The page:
The 5G revolution

5G is, in McRae's opinion, something of a game-changer when it comes to fulfilling the vision of high-speed data access wherever you are in the UK. "Using the network at large, densely crowded locations such as stadiums, concerts, train stations and airports will improve because of 5G technology," he says. "Whilst 4G has helped in these areas, the technology can struggle to cope with both the required bandwidth and the volume of devices making requests. 5G helps us solve that.

"The radio interface has been redesigned to reduce latency and enable prioritization of traffic to keep latency low. The core network, building on 4G Long Term Evolution, is moving to an architecture much more like the fixed broadband network, with a lot more of the core capabilities distributed closer to the network user."

A screen showing super-fast 5G internet speeds at a tech expo

We're already seeing impressive speeds on 4G – just imagine what 5G could deliver

"Latency is, in effect, the responsiveness of the network; how quickly it can get a response from the internet. A few milliseconds can be vital in many industrial, healthcare, or automotive applications. And, for consumers, it will enable mobile multiplayer gaming, and it will be the difference between VR and AR experiences we have today and those that in future will be indistinguishable from reality; a Turing Test for mobile experiences.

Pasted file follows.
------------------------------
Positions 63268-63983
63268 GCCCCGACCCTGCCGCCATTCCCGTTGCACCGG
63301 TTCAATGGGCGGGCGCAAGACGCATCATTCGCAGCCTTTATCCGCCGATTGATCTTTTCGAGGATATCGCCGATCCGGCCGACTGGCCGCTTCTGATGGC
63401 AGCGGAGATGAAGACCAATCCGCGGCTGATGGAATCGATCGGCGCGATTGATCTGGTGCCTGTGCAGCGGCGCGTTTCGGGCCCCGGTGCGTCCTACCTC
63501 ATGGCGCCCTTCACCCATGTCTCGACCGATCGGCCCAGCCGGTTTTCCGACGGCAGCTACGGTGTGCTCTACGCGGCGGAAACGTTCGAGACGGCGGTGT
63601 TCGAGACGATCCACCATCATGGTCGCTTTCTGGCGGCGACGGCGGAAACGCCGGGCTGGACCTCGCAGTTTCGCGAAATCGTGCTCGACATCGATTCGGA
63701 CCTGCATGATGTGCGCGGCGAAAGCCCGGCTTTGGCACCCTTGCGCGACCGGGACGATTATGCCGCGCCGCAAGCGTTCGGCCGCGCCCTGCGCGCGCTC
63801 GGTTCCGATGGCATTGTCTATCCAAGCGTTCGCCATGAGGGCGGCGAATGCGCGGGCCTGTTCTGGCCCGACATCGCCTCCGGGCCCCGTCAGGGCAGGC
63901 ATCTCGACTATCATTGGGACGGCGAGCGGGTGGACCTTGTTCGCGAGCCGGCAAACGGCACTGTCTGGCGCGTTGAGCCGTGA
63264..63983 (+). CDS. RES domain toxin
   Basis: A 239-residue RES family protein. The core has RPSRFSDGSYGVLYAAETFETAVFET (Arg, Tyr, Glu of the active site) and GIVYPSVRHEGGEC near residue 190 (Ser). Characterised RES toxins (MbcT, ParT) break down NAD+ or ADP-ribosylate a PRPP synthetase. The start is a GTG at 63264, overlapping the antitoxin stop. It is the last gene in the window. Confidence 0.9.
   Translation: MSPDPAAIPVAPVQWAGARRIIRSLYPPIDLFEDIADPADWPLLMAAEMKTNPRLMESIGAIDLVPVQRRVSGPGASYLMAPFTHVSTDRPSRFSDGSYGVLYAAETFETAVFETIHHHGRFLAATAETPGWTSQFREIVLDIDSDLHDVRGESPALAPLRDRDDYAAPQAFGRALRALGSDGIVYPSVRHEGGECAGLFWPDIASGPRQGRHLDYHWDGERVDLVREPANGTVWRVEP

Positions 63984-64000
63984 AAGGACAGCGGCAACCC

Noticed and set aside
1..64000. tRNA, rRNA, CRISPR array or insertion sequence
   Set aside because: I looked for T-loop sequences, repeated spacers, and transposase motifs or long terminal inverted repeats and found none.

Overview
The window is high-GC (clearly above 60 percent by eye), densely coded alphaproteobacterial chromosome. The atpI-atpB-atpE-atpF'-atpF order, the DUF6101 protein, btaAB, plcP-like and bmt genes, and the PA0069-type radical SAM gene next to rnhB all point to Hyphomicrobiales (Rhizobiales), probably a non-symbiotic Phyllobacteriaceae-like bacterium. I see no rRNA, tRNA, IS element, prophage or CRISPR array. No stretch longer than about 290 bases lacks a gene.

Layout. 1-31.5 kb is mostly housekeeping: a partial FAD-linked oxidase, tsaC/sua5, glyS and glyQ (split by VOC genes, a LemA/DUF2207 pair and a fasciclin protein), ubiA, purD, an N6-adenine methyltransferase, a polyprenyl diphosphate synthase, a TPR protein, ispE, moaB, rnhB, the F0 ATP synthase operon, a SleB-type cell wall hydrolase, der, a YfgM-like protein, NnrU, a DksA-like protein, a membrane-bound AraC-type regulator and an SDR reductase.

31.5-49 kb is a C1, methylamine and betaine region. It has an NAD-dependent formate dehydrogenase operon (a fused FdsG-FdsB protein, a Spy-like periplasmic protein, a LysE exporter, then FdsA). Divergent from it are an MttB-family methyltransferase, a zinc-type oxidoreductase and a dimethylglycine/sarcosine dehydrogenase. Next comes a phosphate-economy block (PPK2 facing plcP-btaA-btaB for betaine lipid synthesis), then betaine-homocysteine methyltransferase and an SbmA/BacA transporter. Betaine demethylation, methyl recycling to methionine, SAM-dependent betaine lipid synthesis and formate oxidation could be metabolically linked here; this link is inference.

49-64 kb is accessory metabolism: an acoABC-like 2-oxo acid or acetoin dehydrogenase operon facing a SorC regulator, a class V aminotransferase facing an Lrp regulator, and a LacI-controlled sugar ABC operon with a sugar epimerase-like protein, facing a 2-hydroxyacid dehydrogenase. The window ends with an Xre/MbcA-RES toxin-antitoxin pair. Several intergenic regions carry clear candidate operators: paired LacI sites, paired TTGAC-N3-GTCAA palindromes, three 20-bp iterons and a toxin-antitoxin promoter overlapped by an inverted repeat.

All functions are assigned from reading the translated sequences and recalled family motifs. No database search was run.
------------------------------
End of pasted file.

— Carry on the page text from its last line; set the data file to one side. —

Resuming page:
"Finally, 5G enables much higher throughput – that is the bandwidth available to each connection, and the speed at which data is sent or delivered. The average speed on our 4G network today is 30Mbps, and 5G can increase that even further. With higher bandwidth comes higher resolution video."

VR everywhere

All of these things mean that when it comes to consuming media on the go, 5G will revolutionize everything. "We'll have more devices to consume on with higher-quality video," explains McRae. "And mixed reality – AR and VR – experiences becoming the norm. Five years ago, Facebook and Twitter were mostly populated with static images, and Netflix and YouTube were only really usable on Wi-Fi. 4G has changed that. Now, video is the norm in social media, and Netflix continually shows the greatest data growth of any service on our mobile network.

"In the years to come, as 5G networks become prevalent and a high speed, low latency connection is widely available for consumers, brands will create immersive, mixed reality experiences as a matter of course. And with the internet of things and more connected personal devices, there will be a digital overlay to our real-world environments, with infinite possibilities for media interactions." 

image of audience enjoying a pop concert